By |2018-08-03T18:59:07+00:00August 10th, 2017|Destinations, Travel|


  1. Rose August 15, 2017 at 4:38 pm - Reply

    I want to sign up foryour newsletter.Having problems with this

    • Barry Choi August 15, 2017 at 4:43 pm - Reply

      Hi Rose,

      I’ll manually add you to my mailing list.

  2. Adriani September 24, 2017 at 4:01 pm - Reply


    What affordable hotel did you stay at?

    • Barry Choi September 24, 2017 at 4:06 pm - Reply

      Hi Adriani,

      I actually stayed at an Airbnb in the Ebisu area. You should be able to find reasonably priced hotels in the Nishi-Shinjuku area which is a little northwest of Shinjuku station.

  3. Karen June 30, 2018 at 4:18 am - Reply


    I found your website just today and find it very helpful—thank you.

    I plan to go to Japan in November with my hubby and 17-year-old son for the autumn foliage. We will fly in to and out of Narita and stay for 9D 8N. At the moment, our itinerary is this:

    Day 1: 1040 ETA in TKY (Activate 7-day JR Rail Pass from Narita)
    Day 2: AM in Hakone, PM in Kiso Valley
    Day 3: AM in Kiso Valley, PM in Takayama
    Day 4: AM in Shirakawago, PM in Kyoto
    Days 5-6: Kyoto
    Day 7: Hiroshima and Miyajima
    Day 8: AM travel to TKY
    Day 9: TKY, 2030 ETD (bus to Narita)

    My question is: If we activate the JR pass by, say, 1130 on Day 1, does this mean we can still use it for our Hiroshima>Tokyo trip on Day 8 if we start our travel by, say, 0800? It takes 5h3m to Tokyo, but I read somewhere that as long as we are on the train and don’t go out (of the station, I assume), we will not pay anything.

    Please advise. Thank you.


  4. Karen June 30, 2018 at 4:26 am - Reply

    Hi, again.

    I forgot to ask how to use the ordinary JR Rail Pass: When we use the rail pass to go to the places I mentioned above, do we just choose the train schedule when we get to the station, show the pass to the attendant at the platform, and hope that our chosen train can accommodate us? And if the train is full, then we have to wait for the next one(s)?

    Thank you again.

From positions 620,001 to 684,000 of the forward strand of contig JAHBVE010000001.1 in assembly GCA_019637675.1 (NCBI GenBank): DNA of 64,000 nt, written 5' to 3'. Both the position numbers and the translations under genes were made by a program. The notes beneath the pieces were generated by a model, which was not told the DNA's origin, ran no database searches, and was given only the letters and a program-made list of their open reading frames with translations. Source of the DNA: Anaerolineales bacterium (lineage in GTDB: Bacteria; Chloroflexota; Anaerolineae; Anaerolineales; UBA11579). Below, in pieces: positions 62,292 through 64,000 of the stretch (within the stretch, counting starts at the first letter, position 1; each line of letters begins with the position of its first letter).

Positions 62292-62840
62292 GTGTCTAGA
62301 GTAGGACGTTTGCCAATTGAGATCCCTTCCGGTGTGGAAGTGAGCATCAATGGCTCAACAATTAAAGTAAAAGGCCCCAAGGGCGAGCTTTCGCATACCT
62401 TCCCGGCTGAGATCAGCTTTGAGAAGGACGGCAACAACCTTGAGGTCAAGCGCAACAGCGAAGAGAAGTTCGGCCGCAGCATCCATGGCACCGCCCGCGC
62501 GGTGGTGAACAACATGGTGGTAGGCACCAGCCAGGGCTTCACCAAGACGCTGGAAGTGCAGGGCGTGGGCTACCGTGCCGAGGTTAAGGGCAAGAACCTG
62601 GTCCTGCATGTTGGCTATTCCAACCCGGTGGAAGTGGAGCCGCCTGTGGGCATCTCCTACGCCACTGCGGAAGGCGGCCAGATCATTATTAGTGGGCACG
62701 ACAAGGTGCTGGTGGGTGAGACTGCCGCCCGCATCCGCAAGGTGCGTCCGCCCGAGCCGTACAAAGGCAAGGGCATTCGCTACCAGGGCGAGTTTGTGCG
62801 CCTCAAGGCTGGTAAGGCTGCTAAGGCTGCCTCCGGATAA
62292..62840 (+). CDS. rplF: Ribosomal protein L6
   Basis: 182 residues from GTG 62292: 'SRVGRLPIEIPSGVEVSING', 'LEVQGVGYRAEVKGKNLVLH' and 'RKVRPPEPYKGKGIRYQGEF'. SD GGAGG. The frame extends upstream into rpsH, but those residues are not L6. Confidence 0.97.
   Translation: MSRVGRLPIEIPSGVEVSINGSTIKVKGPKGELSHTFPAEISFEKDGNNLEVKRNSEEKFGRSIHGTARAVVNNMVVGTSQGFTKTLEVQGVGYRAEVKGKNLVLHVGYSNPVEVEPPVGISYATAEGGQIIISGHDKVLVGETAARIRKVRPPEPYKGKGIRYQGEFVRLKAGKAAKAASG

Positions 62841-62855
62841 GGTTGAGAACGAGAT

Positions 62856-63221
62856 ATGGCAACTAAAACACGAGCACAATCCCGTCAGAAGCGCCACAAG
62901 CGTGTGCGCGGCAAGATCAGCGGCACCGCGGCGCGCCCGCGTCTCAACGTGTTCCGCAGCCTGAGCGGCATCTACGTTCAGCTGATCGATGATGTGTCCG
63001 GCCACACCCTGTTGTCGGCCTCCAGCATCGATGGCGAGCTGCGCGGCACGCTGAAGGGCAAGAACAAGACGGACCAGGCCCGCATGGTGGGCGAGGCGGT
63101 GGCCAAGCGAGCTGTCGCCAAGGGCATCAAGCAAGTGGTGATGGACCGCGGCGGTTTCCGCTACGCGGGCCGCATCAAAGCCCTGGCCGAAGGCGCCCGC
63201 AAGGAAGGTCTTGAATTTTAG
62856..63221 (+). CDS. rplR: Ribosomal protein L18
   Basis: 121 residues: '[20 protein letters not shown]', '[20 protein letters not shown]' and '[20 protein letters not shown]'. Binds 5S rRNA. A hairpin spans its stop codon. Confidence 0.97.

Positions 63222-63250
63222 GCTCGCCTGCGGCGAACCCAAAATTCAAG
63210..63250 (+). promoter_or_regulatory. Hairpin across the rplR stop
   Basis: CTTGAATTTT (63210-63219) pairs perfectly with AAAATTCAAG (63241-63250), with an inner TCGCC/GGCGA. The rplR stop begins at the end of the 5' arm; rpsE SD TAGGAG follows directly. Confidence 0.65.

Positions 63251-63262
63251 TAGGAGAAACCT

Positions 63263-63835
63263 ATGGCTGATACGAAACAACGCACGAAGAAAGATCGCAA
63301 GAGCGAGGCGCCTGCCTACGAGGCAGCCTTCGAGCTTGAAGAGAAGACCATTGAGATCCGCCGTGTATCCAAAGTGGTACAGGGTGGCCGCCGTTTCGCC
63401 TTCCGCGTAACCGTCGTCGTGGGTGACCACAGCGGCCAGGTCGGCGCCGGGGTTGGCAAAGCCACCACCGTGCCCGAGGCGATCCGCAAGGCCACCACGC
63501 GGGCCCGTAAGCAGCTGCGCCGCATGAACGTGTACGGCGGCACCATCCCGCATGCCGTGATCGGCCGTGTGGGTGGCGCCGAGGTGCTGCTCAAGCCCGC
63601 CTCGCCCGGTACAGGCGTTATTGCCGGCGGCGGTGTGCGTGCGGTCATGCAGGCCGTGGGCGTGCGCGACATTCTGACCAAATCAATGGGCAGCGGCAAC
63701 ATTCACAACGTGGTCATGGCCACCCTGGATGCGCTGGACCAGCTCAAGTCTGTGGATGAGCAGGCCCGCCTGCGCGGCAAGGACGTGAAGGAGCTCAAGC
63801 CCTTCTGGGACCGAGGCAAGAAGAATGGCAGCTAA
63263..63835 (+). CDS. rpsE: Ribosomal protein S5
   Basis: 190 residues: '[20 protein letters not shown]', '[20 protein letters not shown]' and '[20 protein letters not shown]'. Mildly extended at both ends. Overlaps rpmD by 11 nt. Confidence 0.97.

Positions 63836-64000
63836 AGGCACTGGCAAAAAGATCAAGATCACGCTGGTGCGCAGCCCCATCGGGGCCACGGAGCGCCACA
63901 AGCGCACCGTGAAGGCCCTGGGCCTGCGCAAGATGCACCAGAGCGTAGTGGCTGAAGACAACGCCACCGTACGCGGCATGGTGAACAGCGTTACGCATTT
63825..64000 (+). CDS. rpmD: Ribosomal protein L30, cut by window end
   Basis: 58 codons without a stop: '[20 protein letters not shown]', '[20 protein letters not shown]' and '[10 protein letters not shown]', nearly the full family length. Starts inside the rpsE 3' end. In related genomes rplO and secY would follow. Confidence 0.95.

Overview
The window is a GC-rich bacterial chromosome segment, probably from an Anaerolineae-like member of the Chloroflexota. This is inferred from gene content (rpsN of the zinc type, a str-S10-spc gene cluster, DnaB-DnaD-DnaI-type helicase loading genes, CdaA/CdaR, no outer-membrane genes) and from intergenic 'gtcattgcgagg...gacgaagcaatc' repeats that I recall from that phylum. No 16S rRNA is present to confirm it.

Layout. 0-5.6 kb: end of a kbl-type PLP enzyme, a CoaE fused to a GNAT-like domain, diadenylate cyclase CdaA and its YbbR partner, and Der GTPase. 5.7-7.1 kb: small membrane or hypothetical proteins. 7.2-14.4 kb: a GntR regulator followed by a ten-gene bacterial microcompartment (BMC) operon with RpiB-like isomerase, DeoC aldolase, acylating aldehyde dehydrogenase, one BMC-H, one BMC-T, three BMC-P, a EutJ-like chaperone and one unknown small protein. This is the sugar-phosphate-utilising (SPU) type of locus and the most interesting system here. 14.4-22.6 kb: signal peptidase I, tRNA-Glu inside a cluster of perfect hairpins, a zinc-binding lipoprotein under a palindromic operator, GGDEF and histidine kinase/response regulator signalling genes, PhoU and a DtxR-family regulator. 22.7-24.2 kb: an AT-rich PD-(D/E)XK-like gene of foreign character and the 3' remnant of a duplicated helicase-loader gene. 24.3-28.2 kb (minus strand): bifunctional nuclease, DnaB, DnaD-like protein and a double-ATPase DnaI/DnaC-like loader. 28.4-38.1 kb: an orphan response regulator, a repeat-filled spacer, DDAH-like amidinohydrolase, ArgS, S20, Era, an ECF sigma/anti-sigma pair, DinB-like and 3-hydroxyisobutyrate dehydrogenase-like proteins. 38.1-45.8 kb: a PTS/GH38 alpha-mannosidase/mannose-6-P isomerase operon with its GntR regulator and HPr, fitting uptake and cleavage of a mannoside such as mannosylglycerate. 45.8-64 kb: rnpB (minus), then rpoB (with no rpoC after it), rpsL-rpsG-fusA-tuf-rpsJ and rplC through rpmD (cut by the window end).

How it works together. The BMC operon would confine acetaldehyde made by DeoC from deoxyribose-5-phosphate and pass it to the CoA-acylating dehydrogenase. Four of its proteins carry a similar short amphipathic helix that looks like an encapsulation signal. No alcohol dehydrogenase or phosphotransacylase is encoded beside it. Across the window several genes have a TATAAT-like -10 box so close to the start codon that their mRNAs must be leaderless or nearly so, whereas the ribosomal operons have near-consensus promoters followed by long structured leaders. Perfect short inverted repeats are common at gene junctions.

• Barry Choi June 30, 2018 at 6:13 am - Reply

      Hi Karen,

      The JR Pass goes by calendar days, NOT 24-hours so you need to be back in Tokyo by day 7.

      In my opinion, your schedule is a bit crazy packed. There’s A LOT of travelling you’ll be doing. I personally would consider dropping the Kiso Valley, Takayama, and Shirakawago. I would take those days saved and allocate more time to Tokyo and Kyoto.

      As for seats. With the JR Pass, you can make your seat reservations any time after you activate the card. So if you know your schedule, just pop into a JR office and have them reserve seats. If all the seats are taken, you can still get on and just ride in one of the non-reserved cars. It might be standing room only, but you can still get on.

      You do indeed just show your pass to the attendant to get in and out of stations. This applies to all lines operated by JR.

  5. Karen Luna July 1, 2018 at 10:27 pm - Reply

    Thanks very much, Barry!

    1. That info on the JR rail pass being applicable to calendar days and not to hours is very important. I will have to revise our itinerary if that’s the case. I couldn’t find it on the JR website.
    2. Because we’re taking the ordinary rail pass (no reservation), may I confirm that it is possible to be standing for the entire journey, for example, from Hakone to Kyoto, if all seats are taken and we don’t want to wait for the next train?

    Again, Barry, thanks very much.


    • Barry Choi July 2, 2018 at 6:48 am - Reply

      Hi Karen,

      The ordinary JR pass still allows you to make reservations (just not in the green cars). Think of the green cars as premium economy on a flight and the other cars as economy. That being said, ALL seats on JR trains are VERY comfortable.

      Another way to “fix” your schedule is to simply depart Tokyo on day 3 and arrive back in Tokyo the PM of day 8. You would likely have to shift your trip to Hiroshima to day 5 or 6 and then spend day 7 in Kyoto before returning to Tokyo. Again, I still think you’re travelling too much in 9 days, but that’s just a personal opinion.

      Here are some additional stories I wrote that may help you.

  6. Karen Luna July 2, 2018 at 9:47 pm - Reply

    Thanks very much, Barry, for answering my queries and giving advice on the JR pass and itinerary.

    My November trip will actually be my fourth trip to Japan. But all my previous trips were organized for me (and other people), so for this one, I will be doing all the initial planning before hubby and I decide on the final “program of action.” =P


  7. Declan Largent August 15, 2018 at 7:57 pm - Reply

    Hi Barry,

    Rough estimate, money wise you spent on the above trip?